They might but it's unlikely the test would falsely identify another known coronavirus as it deliberately looks for genes that are found only in SARS2 (although some of them are also found in SARS1, the closest known human-infecting relative, but that seems to have died out).

But if you are infected with some unknown close relative of SARS2 the effect is the same: try not to infect anyone else, get plenty of rest, and seek medical attention if you have difficulty breathing.

There's a good graphical calculator here that uses "Bayes Formula" to work out the probability you have Covid if you have a positive test based on prevalence, test sensitivity and specificity:

https://www.bmj.com/content/369/bmj.m1808

The box on the top left defaults to 80%. This is hopelessly unrealistic as the number of people infected with SARS-2 at any one time will only ever get that high at the peak of a very rapid outbreak in a small crowded environment (a prison or care home perhaps).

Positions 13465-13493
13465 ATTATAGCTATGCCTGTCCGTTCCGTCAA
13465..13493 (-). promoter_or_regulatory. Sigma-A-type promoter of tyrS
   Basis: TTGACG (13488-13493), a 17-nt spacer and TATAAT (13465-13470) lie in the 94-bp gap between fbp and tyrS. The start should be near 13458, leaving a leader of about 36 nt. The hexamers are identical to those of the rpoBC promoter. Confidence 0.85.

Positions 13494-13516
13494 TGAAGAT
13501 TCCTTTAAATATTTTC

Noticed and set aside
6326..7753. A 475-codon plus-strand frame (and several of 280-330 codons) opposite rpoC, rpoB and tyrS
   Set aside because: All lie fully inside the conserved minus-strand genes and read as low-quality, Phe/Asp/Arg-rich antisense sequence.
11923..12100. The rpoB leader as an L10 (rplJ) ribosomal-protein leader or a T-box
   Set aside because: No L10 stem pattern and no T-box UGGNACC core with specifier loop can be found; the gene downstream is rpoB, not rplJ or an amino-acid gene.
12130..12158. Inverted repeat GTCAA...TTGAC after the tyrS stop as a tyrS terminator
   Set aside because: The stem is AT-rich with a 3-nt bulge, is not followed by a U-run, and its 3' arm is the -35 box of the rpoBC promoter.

The lowest you can set that to is 1%, which means a positive result means you have a 16% chance of actually having Covid. But the real prevalence is much lower than that-- 0.09% in the most recent ONS Covid-19 Infection Survey. But even that is so low that the 95CI (if you account for the specificity of the test, which the ONS don't appear to) starts well below zero.
A common skeptic question is that if coronavirus is dangerous and produces severe symptoms, why would they need to test people to see if they have the illness. For instance, the symptoms of illnesses such as bubonic plague and Ebola are so horrific, you wouldn't need to test people to see if they have the illness. Do you feel this is a valid point.

guy153
Posts: 48
Joined: Wed Apr 22, 2020 5:29 pm

Re: Covid 19 testing

Post by guy153 »

Ianric wrote: Sat Aug 01, 2020 11:25 am A common skeptic question is that if coronavirus is dangerous and produces severe symptoms, why would they need to test people to see if they have the illness. For instance, the symptoms of illnesses such as bubonic plague and Ebola are so horrific, you wouldn't need to test people to see if they have the illness. Do you feel this is a valid point.